Dynamics of teat-end vacuum during machine milking: types, causes and impacts on teat condition and udder health – a literature review

Besier, Johanna Franziska; Lind, O.; Bruckmaier, Rupert (2016). Dynamics of teat-end vacuum during machine milking: types, causes and impacts on teat condition and udder health – a literature review. Journal of applied animal research, 44(1), pp. 263-272. Taylor & Francis 10.1080/09712119.2015.1031780

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Most of the available scientific literature concerning claw vacuum drops and fluctuations (identical to teat-end vacuum) during machine milking has been published in the 1960s and 1970s. Fewer studies have been carried out more recently on modern types of dairy cows, and milking machines, and have been evaluated with modern statistical methods and software. Based on the accessible information, there are indications that reduced milking performance, leading to long machine-on time mainly as a consequence of a combination of vacuum drops and different types of fluctuations, may influence udder health in a negative way although scientific proofs are scarce. Based on an ISO note, the claw vacuum should remain within a range of 32–42 kPa during peak milk flow to ensure fast, complete and gentle milking. This range of vacuum pressure allows adequate liner movement and a sufficient pressure on the teat during the massage (d-) phase is guaranteed. Thus, liner slips caused by too low claw vacuum are avoided. On the other hand, the teat-end vacuum should not be much higher than 42 kPa as it can cause damage of teat tissue mainly during periods of low milk flow when it is almost identical with the system vacuum. Depending on the used system of milk transport through the tubes, the teat-end vacuum drops to some extent, intensified during periods of high milk flow and reduced during periods of low or absent milk flow at the start and end of milking. Hence, a general increase of system vacuum throughout milking is not suitable, as high teat-end vacuum acting on the teat during milking phases with low milk flow rates have to be avoided. However, a reduction of machine-on time and high vacuum load on the teat during low milk flow can potentially be achieved by early cluster removal, before complete cessation of milk flow. Ideally, this goal can be reached at quarter milking (as used in automatic milking systems) where each teatcup is individually removed based on the milk flow of the individual teat, and milking at very low or no milk flow can easily be avoided.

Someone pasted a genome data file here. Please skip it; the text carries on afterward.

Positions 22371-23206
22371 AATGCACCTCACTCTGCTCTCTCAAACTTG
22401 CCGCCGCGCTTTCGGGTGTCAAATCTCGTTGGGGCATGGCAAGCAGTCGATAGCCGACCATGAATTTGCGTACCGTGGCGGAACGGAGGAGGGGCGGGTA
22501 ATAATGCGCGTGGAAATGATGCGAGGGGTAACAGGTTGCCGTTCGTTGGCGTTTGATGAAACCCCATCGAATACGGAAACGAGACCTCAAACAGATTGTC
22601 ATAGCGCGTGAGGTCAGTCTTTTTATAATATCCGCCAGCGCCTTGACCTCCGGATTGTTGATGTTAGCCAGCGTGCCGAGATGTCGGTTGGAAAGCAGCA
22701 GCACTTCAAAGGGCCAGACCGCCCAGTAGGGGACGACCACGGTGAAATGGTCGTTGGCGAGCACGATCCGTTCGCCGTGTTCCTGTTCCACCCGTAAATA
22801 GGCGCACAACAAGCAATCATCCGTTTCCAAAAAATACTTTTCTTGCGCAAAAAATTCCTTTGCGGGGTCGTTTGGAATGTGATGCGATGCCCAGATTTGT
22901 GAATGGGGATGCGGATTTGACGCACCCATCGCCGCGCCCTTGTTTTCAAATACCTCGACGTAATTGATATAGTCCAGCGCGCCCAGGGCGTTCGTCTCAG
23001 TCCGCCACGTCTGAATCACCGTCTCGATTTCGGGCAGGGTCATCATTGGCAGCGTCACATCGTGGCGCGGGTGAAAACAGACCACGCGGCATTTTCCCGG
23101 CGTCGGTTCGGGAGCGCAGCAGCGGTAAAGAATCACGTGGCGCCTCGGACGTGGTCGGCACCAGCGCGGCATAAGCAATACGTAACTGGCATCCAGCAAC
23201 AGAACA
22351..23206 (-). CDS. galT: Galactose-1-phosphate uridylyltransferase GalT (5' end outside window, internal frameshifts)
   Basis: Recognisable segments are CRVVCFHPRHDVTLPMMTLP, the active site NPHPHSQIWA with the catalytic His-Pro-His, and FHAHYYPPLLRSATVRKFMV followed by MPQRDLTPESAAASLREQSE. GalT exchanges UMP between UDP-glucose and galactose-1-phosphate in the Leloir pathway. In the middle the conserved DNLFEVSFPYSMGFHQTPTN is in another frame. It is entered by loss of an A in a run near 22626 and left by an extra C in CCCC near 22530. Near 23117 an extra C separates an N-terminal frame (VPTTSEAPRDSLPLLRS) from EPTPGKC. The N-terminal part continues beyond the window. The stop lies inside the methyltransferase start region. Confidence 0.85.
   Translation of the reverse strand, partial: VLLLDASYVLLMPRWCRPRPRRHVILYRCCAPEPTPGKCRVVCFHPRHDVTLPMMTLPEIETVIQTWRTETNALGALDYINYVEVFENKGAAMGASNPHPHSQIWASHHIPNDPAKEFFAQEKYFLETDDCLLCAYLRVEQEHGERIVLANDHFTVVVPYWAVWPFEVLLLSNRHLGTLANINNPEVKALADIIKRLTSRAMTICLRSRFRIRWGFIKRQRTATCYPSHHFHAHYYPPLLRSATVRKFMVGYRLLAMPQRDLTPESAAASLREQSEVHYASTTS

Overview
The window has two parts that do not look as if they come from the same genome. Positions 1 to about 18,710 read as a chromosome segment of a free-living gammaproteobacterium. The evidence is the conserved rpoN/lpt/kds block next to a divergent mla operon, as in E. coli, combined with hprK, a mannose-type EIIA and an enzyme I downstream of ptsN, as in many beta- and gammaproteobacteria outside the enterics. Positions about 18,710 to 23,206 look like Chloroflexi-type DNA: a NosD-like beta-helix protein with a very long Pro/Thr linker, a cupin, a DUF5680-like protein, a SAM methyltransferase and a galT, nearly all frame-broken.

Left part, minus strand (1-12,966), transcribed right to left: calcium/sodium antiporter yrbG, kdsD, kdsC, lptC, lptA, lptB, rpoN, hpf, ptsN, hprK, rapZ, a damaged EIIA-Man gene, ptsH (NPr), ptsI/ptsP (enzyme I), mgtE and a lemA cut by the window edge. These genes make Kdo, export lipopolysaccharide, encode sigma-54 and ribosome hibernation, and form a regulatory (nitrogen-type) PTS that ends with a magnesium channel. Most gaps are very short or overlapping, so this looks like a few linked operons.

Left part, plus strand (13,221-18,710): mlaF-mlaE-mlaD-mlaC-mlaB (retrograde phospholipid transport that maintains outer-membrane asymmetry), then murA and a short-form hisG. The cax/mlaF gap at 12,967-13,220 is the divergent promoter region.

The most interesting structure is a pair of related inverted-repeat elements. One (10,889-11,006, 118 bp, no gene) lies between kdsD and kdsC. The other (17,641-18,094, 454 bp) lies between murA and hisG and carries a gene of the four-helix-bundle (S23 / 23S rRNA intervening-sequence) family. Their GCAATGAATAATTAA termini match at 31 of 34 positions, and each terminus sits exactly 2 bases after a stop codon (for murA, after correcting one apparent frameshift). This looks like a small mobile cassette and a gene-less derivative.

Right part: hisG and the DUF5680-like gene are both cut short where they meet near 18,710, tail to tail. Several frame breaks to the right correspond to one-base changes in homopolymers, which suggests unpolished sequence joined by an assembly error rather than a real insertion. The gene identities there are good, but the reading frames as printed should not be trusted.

Item Type:

Journal Article (Review Article)

Division/Institute:

05 Veterinary Medicine > Department of Clinical Research and Veterinary Public Health (DCR-VPH) > Veterinary Physiology
05 Veterinary Medicine > Department of Clinical Research and Veterinary Public Health (DCR-VPH)

UniBE Contributor:

Besier, Johanna Franziska and Bruckmaier, Rupert

Subjects:

500 Science > 570 Life sciences; biology

ISSN:

0971-2119

Publisher:

Taylor & Francis

Language:

English

Submitter:

Lorenzo Enrique Hernandez Castellano

Date Deposited:

21 Jul 2017 10:33

Last Modified:

21 Jul 2017 10:33

Publisher DOI:

10.1080/09712119.2015.1031780

URI:

https://boris.unibe.ch/id/eprint/99527

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